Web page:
Sectarian violence in western Burma has sent thousands of the Rohingya ethnic minority to seek safe haven in neighboring Bangladesh, joining thousands of refugees already residing in two encampments run by the United Nations High Commissioner of Refugees. Many other refugees live among Bangladeshis in Cox’s Bazar and other communities.
These great numbers of refugees have put a strain on the government of Bangladesh, which closed its borders as the violence next door escalated. Now in a further effort to discourage what it characterizes as illegal migration from Burma, Bangladeshi leaders have told three international relief agencies to stop providing critical humanitarian aid to refugees.
The unrest in Burma’s Rakhine State began in early June with the rape and murder of a Buddhist woman, allegedly perpetrated by three Muslims. Following this attack, a mob attacked a bus with Muslims returning from a religious pilgrimage, killing 10 in an apparent retaliatory act. Immediately after these incidents, widespread violence erupted throughout Rakhine State, targeting the Rohingya who are predominately Muslim, but reportedly were not involved in either the rape or bus incidents.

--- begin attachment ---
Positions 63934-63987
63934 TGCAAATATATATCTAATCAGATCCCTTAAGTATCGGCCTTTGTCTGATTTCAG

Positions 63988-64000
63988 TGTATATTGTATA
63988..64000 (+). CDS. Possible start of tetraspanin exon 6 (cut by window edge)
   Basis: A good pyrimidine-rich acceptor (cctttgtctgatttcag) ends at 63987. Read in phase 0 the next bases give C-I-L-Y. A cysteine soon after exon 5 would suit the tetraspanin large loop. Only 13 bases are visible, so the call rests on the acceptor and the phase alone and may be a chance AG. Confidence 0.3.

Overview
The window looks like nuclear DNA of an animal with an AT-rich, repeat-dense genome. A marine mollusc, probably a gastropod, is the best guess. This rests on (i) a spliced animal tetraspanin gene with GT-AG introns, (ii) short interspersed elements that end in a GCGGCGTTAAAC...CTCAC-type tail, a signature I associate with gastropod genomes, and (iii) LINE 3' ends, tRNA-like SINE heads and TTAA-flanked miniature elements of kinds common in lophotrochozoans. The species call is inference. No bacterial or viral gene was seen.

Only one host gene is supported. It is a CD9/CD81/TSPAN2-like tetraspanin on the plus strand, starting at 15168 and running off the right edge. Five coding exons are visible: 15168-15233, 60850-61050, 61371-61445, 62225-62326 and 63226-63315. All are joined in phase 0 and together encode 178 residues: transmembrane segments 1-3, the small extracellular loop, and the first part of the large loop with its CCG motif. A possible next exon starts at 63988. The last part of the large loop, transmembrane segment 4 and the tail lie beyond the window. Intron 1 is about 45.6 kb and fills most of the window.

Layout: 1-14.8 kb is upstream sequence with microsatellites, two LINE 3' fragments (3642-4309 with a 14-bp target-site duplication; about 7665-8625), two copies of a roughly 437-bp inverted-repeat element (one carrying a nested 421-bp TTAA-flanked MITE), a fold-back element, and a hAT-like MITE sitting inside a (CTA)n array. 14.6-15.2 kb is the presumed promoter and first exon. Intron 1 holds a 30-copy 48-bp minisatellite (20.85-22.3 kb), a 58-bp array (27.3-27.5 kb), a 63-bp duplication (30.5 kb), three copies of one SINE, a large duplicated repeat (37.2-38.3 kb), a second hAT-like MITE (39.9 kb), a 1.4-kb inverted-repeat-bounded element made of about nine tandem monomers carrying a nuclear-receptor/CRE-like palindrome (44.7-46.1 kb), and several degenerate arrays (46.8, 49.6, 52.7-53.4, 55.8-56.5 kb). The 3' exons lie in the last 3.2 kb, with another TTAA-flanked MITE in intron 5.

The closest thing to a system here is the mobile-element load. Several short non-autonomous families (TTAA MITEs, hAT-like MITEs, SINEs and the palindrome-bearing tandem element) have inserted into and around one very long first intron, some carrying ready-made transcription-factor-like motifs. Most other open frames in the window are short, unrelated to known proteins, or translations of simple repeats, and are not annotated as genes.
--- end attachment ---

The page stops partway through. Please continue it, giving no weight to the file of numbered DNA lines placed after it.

The United States Government is deeply concerned by the Government of Bangladesh’s efforts to shut down charities that have been providing critical humanitarian aid to Rohingya fleeing persecution in Burma. The U.S. urges the Government of Bangladesh to cease pressuring these NGOs and permit international relief agencies to assist with the humanitarian needs of Rohingya.
International humanitarian law obligates nations to protect those seeking refuge from persecution, and bars nations from returning the victims of persecution to those oppressing them. Providing safe haven to refugees has long been a practice of the Bangladeshi government and it is hoped that it will continue. The United States Government urges the government in Dhaka to grant permission for humanitarian groups to fully operate and grant access to registered and unregistered Rohingya populations alike.